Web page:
But this can sometimes do more harm than good. She said that if you’re pushing it with hard workouts and your body is telling you that it’s hungry, it’s time to tune in. “Your body is sending you these hunger signals for a reason. Don’t ignore them,” she said.
We’ve all been there: One minute you’re enjoying a snack while watching “Queer Eye,” and the next you realize the whole bag of popcorn is gone. “This in turn can lead to continued feelings of hunger,” Hoffmaster said.
She added that mindless eating reduces the awareness of what you are putting into your body and prevents you from recognizing fullness signals. “People who eat while distracted tend to have a higher desire to eat more and are less full throughout the day,” she said.
Remedy this by taking a pause to appreciate the appearance and aroma of your food, removing yourself from any outside distractions and chewing slowly. “Put your food on a plate or bowl, eat at a table and limit your eating to a designated area like the kitchen or dining room,” Hoffmaster said.
Montemayor said that if you’re finding yourself famished between meals, you may not be eating enough protein or fiber, both of which can help you to feel full and satiated throughout the day. “Make sure your meals have a source of protein, such as lean meats, fish or tofu. You can also incorporate whole grains and vegetables to add fiber,” she said.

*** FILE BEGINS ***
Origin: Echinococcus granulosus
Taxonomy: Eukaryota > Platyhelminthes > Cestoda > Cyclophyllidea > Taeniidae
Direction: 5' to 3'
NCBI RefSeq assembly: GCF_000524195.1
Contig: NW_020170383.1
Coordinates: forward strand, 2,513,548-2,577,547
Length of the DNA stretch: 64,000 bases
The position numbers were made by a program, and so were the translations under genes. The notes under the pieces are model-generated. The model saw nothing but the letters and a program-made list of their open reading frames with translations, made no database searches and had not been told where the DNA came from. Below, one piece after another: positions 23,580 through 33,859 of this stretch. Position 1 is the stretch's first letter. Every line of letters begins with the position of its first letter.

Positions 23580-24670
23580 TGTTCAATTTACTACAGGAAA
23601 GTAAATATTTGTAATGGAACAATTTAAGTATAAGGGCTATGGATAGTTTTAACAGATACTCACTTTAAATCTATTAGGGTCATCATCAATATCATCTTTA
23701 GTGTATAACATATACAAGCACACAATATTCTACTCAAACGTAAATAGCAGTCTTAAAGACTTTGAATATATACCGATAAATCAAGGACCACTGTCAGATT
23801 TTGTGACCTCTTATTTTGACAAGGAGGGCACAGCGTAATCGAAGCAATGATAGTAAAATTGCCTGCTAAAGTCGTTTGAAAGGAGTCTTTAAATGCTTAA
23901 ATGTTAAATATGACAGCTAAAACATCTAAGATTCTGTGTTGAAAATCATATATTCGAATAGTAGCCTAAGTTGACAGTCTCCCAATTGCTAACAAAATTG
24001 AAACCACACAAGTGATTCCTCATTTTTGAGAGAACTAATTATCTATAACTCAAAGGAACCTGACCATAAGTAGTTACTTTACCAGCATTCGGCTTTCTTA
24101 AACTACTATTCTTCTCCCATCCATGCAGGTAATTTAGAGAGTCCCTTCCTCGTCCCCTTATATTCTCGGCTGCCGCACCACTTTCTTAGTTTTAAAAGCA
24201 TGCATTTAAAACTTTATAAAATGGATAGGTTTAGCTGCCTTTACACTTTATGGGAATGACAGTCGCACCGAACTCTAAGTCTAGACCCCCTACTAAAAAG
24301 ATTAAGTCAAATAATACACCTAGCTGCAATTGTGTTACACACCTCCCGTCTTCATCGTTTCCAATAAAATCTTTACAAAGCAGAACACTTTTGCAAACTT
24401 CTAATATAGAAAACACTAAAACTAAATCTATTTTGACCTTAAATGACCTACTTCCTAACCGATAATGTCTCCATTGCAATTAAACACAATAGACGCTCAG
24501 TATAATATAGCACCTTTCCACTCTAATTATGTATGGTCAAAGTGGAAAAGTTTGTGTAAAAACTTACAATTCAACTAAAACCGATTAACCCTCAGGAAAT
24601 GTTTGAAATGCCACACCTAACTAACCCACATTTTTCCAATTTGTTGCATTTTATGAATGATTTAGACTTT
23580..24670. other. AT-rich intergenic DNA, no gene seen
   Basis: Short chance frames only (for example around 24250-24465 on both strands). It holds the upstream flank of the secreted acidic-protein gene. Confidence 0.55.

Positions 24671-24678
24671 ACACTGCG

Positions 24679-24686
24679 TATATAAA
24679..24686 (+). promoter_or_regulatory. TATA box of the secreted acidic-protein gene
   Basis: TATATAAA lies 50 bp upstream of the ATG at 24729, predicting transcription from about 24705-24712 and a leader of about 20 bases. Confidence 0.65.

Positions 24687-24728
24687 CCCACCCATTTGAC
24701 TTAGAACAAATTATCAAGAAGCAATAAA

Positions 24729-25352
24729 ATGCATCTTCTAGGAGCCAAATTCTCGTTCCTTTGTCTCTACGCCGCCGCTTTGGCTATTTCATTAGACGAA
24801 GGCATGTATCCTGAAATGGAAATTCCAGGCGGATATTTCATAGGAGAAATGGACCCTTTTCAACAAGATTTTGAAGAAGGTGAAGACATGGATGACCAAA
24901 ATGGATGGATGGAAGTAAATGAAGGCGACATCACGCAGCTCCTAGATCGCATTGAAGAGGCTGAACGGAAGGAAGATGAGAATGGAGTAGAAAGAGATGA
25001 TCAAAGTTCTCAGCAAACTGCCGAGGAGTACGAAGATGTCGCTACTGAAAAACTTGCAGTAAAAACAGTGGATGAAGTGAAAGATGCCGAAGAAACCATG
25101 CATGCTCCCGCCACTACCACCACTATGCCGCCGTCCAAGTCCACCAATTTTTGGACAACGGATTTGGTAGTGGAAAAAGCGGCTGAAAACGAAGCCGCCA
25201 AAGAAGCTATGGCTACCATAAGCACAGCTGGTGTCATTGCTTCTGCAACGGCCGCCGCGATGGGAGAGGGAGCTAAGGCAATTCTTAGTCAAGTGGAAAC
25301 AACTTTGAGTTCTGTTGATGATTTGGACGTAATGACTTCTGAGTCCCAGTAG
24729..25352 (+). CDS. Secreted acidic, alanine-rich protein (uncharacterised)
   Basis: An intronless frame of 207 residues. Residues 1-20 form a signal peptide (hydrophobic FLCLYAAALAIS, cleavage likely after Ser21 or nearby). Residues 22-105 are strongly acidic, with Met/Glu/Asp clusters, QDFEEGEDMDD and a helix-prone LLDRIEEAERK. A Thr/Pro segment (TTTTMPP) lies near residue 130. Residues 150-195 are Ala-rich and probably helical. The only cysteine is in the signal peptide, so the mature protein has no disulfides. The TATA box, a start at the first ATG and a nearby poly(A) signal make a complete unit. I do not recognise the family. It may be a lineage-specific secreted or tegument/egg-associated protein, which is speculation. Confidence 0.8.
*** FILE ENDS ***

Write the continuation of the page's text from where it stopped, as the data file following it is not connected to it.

There is also evidence to suggest that fat may also help increase the production of satiety hormones. McGrane suggested choosing healthy sources like olive oil, avocados and nuts.
Certain medications such as steroids, anti-seizure medications and antidepressants can cause increased appetite. If you suspect that your medication may be to blame for your insatiable appetite, log any symptoms that you are experiencing and talk to your physician about your concerns.
“If switching medications isn’t an option, the key is to be mindful of when you’re truly hungry and when it’s just a craving,” McGrane said. She recommended keeping your meals balanced and trying to keep healthier snacks within reach.
In rare cases, continuous hunger may be a symptom of an illness or disease. McGrane noted that conditions such as hyperthyroidism, diabetes and nondiabetic hypoglycemia can be associated with increased hunger.
If you’re concerned about your hunger levels or if you have been losing weight despite eating frequently, it’s important to make an appointment with your medical provider. If you do have an underlying condition, your doctor can help. They can also refer you to a registered dietitian to formulate an individualized nutrition plan, McGrane said.
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Got the munchies … again?